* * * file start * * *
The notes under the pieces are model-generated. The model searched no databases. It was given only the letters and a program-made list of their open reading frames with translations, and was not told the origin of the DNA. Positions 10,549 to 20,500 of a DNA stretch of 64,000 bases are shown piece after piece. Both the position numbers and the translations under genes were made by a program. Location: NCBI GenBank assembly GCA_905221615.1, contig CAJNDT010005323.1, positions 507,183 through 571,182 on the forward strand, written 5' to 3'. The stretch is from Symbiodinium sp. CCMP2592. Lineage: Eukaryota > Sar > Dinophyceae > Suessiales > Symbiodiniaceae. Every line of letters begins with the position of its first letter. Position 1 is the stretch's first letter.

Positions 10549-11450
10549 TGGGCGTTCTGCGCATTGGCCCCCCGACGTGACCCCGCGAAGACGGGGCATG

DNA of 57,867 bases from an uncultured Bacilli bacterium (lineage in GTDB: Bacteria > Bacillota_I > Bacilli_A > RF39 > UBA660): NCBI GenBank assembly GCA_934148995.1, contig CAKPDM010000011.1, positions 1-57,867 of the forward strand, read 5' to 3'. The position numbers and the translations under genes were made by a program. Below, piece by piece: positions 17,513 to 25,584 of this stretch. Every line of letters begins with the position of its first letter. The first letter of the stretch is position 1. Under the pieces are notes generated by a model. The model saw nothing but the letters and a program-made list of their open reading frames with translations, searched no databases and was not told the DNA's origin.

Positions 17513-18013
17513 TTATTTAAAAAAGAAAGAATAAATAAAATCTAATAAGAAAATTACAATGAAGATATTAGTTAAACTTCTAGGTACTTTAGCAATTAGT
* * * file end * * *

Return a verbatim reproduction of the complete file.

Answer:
The notes under the pieces are model-generated. The model searched no databases. It was given only the letters and a program-made list of their open reading frames with translations, and was not told the origin of the DNA. Positions 10,549 to 20,500 of a DNA stretch of 64,000 bases are shown piece after piece. Both the position numbers and the translations under genes were made by a program. Location: NCBI GenBank assembly GCA_905221615.1, contig CAJNDT010005323.1, positions 507,183 through 571,182 on the forward strand, written 5' to 3'. The stretch is from Symbiodinium sp. CCMP2592. Lineage: Eukaryota > Sar > Dinophyceae > Suessiales > Symbiodiniaceae. Every line of letters begins with the position of its first letter. Position 1 is the stretch's first letter.

Positions 10549-11450
10549 TGGGCGTTCTGCGCATTGGCCCCCCGACGTGACCCCGCGAAGACGGGGCATG

DNA of 57,867 bases from an uncultured Bacilli bacterium (lineage in GTDB: Bacteria > Bacillota_I > Bacilli_A > RF39 > UBA660): NCBI GenBank assembly GCA_934148995.1, contig CAKPDM010000011.1, positions 1-57,867 of the forward strand, read 5' to 3'. The position numbers and the translations under genes were made by a program. Below, piece by piece: positions 17,513 to 25,584 of this stretch. Every line of letters begins with the position of its first letter. The first letter of the stretch is position 1. Under the pieces are notes generated by a model. The model saw nothing but the letters and a program-made list of their open reading frames with translations, searched no databases and was not told the DNA's origin.

Positions 17513-18013
17513 TTATTTAAAAAAGAAAGAATAAATAAAATCTAATAAGAAAATTACAATGAAGATATTAGTTAAACTTCTAGGTACTTTAGCAATTAGT